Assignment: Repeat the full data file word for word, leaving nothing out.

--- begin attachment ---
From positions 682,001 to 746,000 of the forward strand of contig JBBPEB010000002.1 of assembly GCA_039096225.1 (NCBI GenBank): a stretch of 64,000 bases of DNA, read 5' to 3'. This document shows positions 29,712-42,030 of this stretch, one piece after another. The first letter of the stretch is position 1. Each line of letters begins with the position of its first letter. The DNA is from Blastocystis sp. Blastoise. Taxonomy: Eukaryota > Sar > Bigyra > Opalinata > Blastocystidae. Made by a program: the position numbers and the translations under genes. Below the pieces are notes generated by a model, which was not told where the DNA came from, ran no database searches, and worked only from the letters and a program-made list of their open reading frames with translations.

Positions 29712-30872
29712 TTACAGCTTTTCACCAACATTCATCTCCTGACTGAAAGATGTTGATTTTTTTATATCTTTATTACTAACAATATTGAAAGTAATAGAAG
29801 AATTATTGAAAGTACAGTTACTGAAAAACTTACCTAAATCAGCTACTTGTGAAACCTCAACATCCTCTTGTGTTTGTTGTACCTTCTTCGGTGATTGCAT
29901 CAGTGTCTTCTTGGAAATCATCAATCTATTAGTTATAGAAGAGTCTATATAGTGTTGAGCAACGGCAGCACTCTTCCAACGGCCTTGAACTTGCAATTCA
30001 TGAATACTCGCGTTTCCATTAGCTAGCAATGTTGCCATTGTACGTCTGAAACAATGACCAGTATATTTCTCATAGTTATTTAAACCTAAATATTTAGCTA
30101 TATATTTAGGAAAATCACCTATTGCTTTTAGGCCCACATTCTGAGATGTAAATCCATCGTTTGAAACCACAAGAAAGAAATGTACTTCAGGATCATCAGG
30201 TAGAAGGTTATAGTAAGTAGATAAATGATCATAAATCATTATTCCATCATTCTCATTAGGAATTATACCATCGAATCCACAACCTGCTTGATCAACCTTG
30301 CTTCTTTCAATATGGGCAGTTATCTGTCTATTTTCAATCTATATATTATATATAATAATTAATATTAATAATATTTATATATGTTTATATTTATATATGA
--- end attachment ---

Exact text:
From positions 682,001 to 746,000 of the forward strand of contig JBBPEB010000002.1 of assembly GCA_039096225.1 (NCBI GenBank): a stretch of 64,000 bases of DNA, read 5' to 3'. This document shows positions 29,712-42,030 of this stretch, one piece after another. The first letter of the stretch is position 1. Each line of letters begins with the position of its first letter. The DNA is from Blastocystis sp. Blastoise. Taxonomy: Eukaryota > Sar > Bigyra > Opalinata > Blastocystidae. Made by a program: the position numbers and the translations under genes. Below the pieces are notes generated by a model, which was not told where the DNA came from, ran no database searches, and worked only from the letters and a program-made list of their open reading frames with translations.

Positions 29712-30872
29712 TTACAGCTTTTCACCAACATTCATCTCCTGACTGAAAGATGTTGATTTTTTTATATCTTTATTACTAACAATATTGAAAGTAATAGAAG
29801 AATTATTGAAAGTACAGTTACTGAAAAACTTACCTAAATCAGCTACTTGTGAAACCTCAACATCCTCTTGTGTTTGTTGTACCTTCTTCGGTGATTGCAT
29901 CAGTGTCTTCTTGGAAATCATCAATCTATTAGTTATAGAAGAGTCTATATAGTGTTGAGCAACGGCAGCACTCTTCCAACGGCCTTGAACTTGCAATTCA
30001 TGAATACTCGCGTTTCCATTAGCTAGCAATGTTGCCATTGTACGTCTGAAACAATGACCAGTATATTTCTCATAGTTATTTAAACCTAAATATTTAGCTA
30101 TATATTTAGGAAAATCACCTATTGCTTTTAGGCCCACATTCTGAGATGTAAATCCATCGTTTGAAACCACAAGAAAGAAATGTACTTCAGGATCATCAGG
30201 TAGAAGGTTATAGTAAGTAGATAAATGATCATAAATCATTATTCCATCATTCTCATTAGGAATTATACCATCGAATCCACAACCTGCTTGATCAACCTTG
30301 CTTCTTTCAATATGGGCAGTTATCTGTCTATTTTCAATCTATATATTATATATAATAATTAATATTAATAATATTTATATATGTTTATATTTATATATGA